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Mental health dogs on site in Surfside to help first responders deal with extreme emotional toll

The emotional toll on first responders in Surfside is extremely heavy and difficult to bear, and Miami-Dade Fire Rescue is turning to man’s best friend for help.
The emotional toll on first responders in Surfside is extremely heavy and difficult to bear, and Miami-Dade Fire Rescue is turning to man’s best friend for help.

SURFSIDE, Fla. – Hundreds of first responders are working around the clock at the Surfside building collapse site, searching for more than 100 people who are still unaccounted for.

The emotional toll is extremely heavy and difficult to bear, and Miami-Dade Fire Rescue is turning to man’s best friend for help.

While you may be more familiar with seeing urban search and rescue dogs, MDFR has another team of K9s on a life-saving mission.

“These dogs are mental health dogs,” said Captain Shawn Campana, a 24-year veteran with Miami-Dade Fire Rescue.

Miami-Dade Fire Rescue mental health dogs. (Miami-Dade Fire Rescue)

Two of those Crisis Response Therapy Dogs are Charlie and Abby. Their job is to care for the mental health of first responders on the frontlines, part of a program started just five years ago by Capt. Campana.

“It’s even a new concept in the fire service to have dogs like this,” he said.

Surfside marks the first incident in the department’s history that their peer support K9 team is part of the command structure.

“I think there has been a shift in the culture for fire departments now, with a realization that we do get effected by things like this,” Campana said.

There have been 31 suicides in the department’s history to include retired and active duty. Campana was friends with six of them.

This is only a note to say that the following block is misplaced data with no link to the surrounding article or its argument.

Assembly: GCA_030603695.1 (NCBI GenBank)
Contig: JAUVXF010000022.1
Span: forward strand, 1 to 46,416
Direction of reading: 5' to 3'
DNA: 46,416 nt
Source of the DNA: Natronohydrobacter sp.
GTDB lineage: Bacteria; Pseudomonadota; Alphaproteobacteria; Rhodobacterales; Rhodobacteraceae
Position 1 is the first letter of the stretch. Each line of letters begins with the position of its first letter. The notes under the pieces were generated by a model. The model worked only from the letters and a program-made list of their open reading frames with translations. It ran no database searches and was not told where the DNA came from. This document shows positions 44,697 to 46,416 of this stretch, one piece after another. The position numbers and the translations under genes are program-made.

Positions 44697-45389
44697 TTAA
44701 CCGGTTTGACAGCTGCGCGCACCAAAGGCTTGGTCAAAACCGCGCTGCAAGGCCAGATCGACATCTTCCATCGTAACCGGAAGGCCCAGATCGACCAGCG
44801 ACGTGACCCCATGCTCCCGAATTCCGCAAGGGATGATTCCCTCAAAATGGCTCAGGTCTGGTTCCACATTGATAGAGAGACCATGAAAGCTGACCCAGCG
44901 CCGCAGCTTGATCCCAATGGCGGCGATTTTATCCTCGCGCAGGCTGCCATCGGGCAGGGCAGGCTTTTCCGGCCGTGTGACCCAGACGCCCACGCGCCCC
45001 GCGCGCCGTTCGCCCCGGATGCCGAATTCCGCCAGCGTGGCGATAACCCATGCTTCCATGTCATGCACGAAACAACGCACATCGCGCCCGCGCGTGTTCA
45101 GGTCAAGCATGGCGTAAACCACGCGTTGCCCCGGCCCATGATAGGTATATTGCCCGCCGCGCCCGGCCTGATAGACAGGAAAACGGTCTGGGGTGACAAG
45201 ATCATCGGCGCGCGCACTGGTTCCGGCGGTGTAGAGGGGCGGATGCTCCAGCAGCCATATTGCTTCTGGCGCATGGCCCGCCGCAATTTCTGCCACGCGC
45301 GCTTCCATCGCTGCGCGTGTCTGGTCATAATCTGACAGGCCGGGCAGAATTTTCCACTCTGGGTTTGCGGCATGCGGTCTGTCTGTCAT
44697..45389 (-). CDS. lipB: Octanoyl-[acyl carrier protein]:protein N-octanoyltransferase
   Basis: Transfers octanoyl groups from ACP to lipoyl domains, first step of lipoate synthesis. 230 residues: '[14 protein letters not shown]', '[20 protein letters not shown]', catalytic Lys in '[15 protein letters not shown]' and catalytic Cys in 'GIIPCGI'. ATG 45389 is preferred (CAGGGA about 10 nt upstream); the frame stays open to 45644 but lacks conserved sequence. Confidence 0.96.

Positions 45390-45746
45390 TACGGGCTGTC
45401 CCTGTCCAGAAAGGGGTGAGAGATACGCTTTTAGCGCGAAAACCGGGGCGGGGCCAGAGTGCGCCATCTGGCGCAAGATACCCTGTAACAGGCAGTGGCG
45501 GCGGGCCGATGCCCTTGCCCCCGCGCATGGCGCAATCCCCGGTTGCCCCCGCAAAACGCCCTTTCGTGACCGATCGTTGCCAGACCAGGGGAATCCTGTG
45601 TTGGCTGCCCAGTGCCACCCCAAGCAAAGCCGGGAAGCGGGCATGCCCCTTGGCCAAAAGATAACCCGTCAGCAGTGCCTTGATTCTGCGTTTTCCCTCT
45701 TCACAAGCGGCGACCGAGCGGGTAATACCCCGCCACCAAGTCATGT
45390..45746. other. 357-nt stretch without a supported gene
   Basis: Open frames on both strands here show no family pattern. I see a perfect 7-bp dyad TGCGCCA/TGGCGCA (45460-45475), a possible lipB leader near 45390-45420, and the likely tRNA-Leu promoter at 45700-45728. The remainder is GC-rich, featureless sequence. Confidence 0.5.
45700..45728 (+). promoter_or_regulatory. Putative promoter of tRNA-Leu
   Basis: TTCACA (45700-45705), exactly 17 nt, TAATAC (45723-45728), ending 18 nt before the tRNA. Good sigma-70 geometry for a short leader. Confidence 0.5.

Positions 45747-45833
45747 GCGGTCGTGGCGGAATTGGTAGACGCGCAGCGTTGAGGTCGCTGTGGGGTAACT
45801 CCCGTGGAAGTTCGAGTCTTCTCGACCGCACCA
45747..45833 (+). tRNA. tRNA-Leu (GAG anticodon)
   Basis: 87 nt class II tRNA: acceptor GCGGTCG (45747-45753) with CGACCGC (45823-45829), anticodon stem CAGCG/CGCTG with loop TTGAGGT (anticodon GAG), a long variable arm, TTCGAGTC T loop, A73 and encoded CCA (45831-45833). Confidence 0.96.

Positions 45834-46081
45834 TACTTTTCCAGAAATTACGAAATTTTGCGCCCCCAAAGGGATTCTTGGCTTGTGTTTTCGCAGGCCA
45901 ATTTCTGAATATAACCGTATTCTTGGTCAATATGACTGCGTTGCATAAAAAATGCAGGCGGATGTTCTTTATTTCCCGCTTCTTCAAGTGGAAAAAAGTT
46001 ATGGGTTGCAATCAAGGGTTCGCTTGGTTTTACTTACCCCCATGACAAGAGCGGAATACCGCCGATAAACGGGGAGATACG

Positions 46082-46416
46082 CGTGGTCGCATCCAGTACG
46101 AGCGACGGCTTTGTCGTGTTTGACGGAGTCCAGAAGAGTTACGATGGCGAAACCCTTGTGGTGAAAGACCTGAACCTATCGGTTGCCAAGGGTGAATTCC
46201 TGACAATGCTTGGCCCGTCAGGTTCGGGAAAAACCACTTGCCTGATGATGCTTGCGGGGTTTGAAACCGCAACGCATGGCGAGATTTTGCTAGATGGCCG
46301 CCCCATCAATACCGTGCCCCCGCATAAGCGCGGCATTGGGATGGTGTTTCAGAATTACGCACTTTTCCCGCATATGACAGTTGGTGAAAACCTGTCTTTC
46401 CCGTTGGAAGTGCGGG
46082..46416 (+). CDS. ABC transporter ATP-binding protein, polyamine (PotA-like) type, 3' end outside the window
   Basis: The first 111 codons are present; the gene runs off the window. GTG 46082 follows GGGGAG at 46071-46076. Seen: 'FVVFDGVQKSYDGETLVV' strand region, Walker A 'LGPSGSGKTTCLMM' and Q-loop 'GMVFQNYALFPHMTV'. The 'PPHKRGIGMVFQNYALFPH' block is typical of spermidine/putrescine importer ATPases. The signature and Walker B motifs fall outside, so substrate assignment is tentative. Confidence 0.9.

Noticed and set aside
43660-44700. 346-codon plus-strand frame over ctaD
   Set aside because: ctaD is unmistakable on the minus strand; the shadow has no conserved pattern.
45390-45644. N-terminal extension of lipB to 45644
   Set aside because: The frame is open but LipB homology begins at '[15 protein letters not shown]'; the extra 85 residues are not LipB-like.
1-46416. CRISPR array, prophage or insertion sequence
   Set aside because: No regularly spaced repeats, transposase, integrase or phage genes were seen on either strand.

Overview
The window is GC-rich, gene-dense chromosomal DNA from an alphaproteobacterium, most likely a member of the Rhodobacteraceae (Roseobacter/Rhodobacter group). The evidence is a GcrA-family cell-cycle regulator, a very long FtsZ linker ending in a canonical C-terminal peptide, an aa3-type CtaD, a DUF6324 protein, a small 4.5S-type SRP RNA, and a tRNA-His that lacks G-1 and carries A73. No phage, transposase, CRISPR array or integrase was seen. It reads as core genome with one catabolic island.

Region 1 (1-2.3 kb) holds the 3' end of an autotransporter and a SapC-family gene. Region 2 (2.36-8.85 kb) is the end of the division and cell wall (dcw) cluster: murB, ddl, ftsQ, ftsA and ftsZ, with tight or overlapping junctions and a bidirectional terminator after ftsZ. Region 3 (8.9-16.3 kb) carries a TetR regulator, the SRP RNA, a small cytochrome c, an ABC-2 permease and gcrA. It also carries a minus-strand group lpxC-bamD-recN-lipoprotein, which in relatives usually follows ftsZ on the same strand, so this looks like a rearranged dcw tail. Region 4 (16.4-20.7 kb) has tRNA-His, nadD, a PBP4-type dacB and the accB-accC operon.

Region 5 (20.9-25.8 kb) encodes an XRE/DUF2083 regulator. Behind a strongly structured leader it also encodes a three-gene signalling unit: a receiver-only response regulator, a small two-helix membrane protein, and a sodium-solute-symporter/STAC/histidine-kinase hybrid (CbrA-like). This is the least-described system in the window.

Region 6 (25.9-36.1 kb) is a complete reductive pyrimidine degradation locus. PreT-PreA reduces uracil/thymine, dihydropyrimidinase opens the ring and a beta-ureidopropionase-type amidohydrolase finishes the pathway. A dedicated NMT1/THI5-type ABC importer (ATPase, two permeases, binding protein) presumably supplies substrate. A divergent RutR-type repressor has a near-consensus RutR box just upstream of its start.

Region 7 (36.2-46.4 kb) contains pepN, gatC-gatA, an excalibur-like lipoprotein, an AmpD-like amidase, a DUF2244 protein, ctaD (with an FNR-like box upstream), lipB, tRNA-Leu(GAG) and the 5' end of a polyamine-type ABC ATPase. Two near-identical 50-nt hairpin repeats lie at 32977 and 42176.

“When you have that personal experience, it’s very easy to be dedicated, knowing that it is going to make a difference,” he said.

Miami-Dade Fire Rescue mental health dogs. (Miami-Dade Fire Rescue)

Crisis response K9s are currently stationed in the medical examiner’s tent, on-site in Surfside.

“And by the piles for the guys coming on and off the piles,” added Campana, there to offer a greeting and help take the edge off.

“When a human does what we call friendly petting, which means we get our fingertips into their skin, our bodies release oxytocin,” said Campana. “This is an extended incident and makes everything more intense, everything that everybody is going to feel more intense.

“We are now very well aware that we can potentially be effective by stress like PTSD, like suicide ideation, and that is what this team was designed to prevent.”

Campana started the program with Charlie, a retired greyhound race dog who was injured in competition, just five years ago.

There are now ten peer support mental health K9 teams and they are not just pioneering for the department, but across the state of Florida.

Miami-Dade Fire Rescue mental health dog. (Miami-Dade Fire Rescue)

This MDFR team is now assisting other departments in the state get their programs up and running.

The department’s peer support team is also more than the K9s.

“We have counselors,” Campana said. “We network with psychiatrists.”

COMPLETE COVERAGE: SURFSIDE BUILDING COLLAPSE:


About the Author:

Christina returned to Local 10 in 2019 as a reporter after covering Hurricane Dorian for the station. She is an Edward R. Murrow Award-winning journalist and previously earned an Emmy Award while at WPLG for her investigative consumer protection segment "Call Christina."